How to handle harassment and discrimination complaints

22 Oct

Harassment must be addressed quickly.

Addressing harassment in the workplace is a matter of great importance. According to Nolo, a non-profit legal information website, if employee management handles harassment badly, it can lead to costly legal battles and investigations by the government. All complaints must be handled carefully and with the proper consideration, or else companies may put themselves at liability.

Nolo recommended that HR leaders treat complaints with respect and compassion, keeping an open mind about what happened. Employees who speak about an issue have likely put a lot of thought into their complaint and probably feel anxious or worried about what they have done – it hasn't been something that was made lightly, and therefore, companies should address the  concerns very carefully and as soon as possible. Don't immediately disagree even if the person who was called out for harassment is someone that other people think well of.

Before the complaint is made
Companies should have a harassment policy in place. The policy should address anything that could come up in ways that honor the rights of both the person cited in the complaint along with the individual who made the complaint. The Equal Employment Opportunity Commission, HR Hero reported, has issued a rule that all workplaces must have an established harassment policy.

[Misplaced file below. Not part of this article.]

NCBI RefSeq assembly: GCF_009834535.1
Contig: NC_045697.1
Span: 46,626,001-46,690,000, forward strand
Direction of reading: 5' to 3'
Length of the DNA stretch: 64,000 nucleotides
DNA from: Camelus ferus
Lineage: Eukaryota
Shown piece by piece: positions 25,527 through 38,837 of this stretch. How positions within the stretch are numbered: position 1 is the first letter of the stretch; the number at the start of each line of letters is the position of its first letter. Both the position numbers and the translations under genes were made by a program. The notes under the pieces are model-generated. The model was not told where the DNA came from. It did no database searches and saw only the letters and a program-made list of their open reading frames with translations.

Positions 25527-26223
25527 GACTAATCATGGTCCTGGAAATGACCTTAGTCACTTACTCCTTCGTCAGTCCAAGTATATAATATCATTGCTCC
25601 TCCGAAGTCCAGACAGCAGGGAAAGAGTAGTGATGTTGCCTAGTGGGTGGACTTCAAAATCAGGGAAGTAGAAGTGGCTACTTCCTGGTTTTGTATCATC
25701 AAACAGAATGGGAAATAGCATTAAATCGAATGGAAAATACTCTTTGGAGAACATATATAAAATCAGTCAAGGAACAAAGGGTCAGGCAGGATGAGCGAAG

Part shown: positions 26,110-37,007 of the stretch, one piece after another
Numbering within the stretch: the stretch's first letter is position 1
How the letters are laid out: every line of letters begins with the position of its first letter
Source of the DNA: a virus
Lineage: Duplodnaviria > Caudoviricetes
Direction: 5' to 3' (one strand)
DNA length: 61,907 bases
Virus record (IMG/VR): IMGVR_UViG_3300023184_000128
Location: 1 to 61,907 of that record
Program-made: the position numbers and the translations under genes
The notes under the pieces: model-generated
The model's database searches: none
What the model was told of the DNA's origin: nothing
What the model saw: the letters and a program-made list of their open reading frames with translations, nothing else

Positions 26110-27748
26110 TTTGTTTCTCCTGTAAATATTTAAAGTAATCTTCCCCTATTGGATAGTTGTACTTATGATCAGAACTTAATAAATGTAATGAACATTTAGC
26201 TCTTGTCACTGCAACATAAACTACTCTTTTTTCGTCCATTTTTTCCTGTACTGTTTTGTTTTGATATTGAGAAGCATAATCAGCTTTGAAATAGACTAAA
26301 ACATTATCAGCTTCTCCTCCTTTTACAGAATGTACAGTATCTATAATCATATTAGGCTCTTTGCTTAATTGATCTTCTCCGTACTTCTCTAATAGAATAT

Some examples of harassment include, but are not limited to:

  • Offensive comments that are delivered persistently
  • Threats or intimidation
  • Making false accusations
  • Physical assault
  • Sabotaging the victim's work

Additional concerns to address are the work environment. The place where employees work can be called hostile when a responsible person would find it hostile for one or more people. This happens when one or more people create an intimidating or oppressive feeling at work.

Once the complaint is made
Make sure to keep the complaint confidential. Additionally, have it set down in writing. Following that, interview whoever is involved, including bystanders or other people who might have heard something. Ensure the interviews are recorded. If it comes to it, then act on the policy and discipline the person who committed the act.

Failure to act on a harassment policy, or if the policy doesn't correspond with best practices put forth by the EEOC, may cause the government to step in. Once the government is involved, employers must comply with everything the government said. Nolo cited that it may be a good idea to hire a lawyer at this point if one isn't on staff or hasn't been hired yet. The government could issue fines if the law isn't followed to the letter.

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